One of the most challenging issues in commercial egg production is Injurious Pecking (IP), which is identified by the pecking or pulling of the feathers or flesh of another flock member. This can cause distress, feather loss or even death. Currently, beak trimming (BT) is a widespread practice to help reduce damage. As IP is thought to develop from thwarted foraging, one approach to managing it is to improve or ‘enrich’ the birds’ environment by providing a long-lasting environment enrichment with the added benefit of blunting the bird’s beak naturally. This study investigated the effect of provision of pecking pans during rear on feather cover, injurious pecking behaviour and beak lengths, also examining breed influences. Sixteen commercial flocks were used: British Blacktail (n=8), Lohmann Brown (n=6) and Bovans Brown (n=2). Flock size ranged from 3,300 – 11,000 (mean 6,843). Half of the 16 flocks were beak trimmed (BT) at day old at the hatchery and the other half were intact beak flocks. Pecking pans were supplied by 6 weeks of age to 4 BT and 4 intact beak flocks to give a 4x4 experimental design. This study demonstrated that pecking pans for chicks/pullets may provide an environmental enrichment with the potential of blunting the bird’s beak naturally through normal levels of wear at approximately 10/11 weeks of age. Levels of IP were low and did not vary significantly with age, breed or presence of the pan. A reduction of plumage damage in some body areas such as tail and wing was seen at 14-15 weeks of age in flocks with access to pecking pans. Furthermore, results indicate genotypic variation in beak characteristics, which gives scope for selecting for genotypes with less damaging beaks.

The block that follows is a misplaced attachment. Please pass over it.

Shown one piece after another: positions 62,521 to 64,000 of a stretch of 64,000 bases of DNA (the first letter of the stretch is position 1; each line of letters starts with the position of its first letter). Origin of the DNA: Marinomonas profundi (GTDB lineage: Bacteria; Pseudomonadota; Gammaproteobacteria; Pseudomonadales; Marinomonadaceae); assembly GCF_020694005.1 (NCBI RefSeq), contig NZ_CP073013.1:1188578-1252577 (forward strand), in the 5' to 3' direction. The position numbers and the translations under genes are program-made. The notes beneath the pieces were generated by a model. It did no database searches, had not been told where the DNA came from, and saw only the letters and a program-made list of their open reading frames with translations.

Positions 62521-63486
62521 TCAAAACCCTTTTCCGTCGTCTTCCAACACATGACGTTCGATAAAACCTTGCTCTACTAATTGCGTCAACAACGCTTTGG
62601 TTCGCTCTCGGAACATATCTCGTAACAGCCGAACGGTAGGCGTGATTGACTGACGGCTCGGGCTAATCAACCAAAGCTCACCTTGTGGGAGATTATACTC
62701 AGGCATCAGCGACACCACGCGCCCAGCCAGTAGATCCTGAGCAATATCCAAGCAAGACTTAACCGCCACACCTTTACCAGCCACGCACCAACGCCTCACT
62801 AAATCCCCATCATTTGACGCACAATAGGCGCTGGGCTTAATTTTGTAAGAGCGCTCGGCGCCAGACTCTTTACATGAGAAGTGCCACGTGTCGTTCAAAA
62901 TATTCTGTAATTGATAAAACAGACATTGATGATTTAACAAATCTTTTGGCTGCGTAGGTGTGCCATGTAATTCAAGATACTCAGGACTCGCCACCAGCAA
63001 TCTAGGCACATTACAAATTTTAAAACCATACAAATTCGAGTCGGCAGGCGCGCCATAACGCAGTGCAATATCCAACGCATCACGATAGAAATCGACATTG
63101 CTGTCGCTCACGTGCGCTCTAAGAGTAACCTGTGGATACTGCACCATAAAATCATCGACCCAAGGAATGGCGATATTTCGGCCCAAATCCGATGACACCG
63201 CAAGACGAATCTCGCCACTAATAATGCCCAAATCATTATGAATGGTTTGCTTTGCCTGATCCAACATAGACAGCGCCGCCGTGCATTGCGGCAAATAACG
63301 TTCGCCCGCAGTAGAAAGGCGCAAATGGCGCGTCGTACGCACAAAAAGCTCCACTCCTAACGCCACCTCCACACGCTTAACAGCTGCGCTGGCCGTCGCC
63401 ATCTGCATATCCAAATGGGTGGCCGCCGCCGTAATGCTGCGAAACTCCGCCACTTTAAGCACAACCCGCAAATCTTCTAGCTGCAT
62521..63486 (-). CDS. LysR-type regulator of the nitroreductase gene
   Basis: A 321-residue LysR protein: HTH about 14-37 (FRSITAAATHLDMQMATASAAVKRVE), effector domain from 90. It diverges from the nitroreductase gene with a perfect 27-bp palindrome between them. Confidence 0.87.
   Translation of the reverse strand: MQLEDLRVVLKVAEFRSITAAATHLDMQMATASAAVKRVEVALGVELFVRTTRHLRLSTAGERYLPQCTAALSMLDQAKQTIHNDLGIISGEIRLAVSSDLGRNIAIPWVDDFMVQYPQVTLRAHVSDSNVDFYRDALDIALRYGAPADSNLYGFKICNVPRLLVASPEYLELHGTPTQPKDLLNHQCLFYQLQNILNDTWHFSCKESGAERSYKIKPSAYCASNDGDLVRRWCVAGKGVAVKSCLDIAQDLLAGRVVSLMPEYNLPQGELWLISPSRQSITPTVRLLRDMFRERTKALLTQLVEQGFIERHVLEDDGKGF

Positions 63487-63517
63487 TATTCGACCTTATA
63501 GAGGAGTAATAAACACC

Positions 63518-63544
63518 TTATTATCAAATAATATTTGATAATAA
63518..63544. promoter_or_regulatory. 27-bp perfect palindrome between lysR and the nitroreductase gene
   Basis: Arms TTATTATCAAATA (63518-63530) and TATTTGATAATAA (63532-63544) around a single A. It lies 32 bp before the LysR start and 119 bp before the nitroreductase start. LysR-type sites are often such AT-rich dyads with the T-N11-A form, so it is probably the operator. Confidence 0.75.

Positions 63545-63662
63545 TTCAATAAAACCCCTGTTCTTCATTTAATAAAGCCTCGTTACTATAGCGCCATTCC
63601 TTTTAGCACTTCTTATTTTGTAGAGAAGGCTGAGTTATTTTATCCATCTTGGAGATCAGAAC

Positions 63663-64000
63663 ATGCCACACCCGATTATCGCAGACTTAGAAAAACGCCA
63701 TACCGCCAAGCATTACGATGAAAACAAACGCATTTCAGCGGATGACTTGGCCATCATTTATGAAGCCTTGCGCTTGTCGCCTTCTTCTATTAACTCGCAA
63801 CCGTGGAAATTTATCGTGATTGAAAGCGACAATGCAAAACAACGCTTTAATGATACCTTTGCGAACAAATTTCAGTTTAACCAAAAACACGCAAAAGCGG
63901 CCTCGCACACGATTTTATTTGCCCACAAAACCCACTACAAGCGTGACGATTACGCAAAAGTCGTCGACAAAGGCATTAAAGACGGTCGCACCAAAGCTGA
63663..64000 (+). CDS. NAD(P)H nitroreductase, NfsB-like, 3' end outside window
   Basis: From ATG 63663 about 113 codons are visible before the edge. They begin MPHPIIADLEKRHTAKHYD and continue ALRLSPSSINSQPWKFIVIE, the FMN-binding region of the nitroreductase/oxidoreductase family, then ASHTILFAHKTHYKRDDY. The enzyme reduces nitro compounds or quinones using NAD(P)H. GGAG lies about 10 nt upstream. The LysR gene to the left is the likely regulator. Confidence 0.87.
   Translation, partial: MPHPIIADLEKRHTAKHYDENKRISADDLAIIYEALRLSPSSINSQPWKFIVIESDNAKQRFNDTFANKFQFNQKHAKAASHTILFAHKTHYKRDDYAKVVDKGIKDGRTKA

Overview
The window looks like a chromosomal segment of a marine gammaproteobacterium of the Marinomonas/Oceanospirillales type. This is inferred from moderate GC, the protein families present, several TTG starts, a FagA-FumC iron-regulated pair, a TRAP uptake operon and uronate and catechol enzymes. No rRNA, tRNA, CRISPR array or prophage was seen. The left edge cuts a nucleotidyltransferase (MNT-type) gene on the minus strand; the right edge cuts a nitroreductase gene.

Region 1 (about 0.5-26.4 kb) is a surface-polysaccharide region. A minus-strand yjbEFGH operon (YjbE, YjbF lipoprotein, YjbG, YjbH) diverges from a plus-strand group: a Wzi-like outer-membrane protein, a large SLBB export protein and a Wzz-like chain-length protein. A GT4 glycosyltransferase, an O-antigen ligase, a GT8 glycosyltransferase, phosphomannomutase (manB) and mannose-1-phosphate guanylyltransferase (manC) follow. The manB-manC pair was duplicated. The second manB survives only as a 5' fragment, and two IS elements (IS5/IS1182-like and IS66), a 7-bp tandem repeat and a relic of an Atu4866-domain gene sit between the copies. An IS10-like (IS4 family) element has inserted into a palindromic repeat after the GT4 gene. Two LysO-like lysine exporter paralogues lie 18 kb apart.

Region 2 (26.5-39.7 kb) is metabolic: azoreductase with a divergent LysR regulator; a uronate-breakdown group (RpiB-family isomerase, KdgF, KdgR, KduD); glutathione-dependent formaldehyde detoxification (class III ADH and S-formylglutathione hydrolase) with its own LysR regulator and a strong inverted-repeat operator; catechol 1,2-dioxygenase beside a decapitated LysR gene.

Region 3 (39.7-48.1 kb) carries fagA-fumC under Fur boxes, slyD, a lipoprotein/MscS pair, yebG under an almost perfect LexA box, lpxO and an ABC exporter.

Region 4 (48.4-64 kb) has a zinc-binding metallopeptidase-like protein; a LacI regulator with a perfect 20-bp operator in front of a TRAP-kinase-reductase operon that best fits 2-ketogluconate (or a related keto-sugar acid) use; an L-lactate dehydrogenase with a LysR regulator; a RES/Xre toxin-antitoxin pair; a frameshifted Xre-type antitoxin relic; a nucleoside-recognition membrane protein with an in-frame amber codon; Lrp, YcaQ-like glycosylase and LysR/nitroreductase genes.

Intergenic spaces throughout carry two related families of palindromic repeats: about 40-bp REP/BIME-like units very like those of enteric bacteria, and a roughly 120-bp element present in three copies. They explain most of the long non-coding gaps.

|Date of Award||25 Sep 2018|
- The University of Bristol
|Supervisor||Claire Weeks (Supervisor) & Andrew Butterworth (Supervisor)|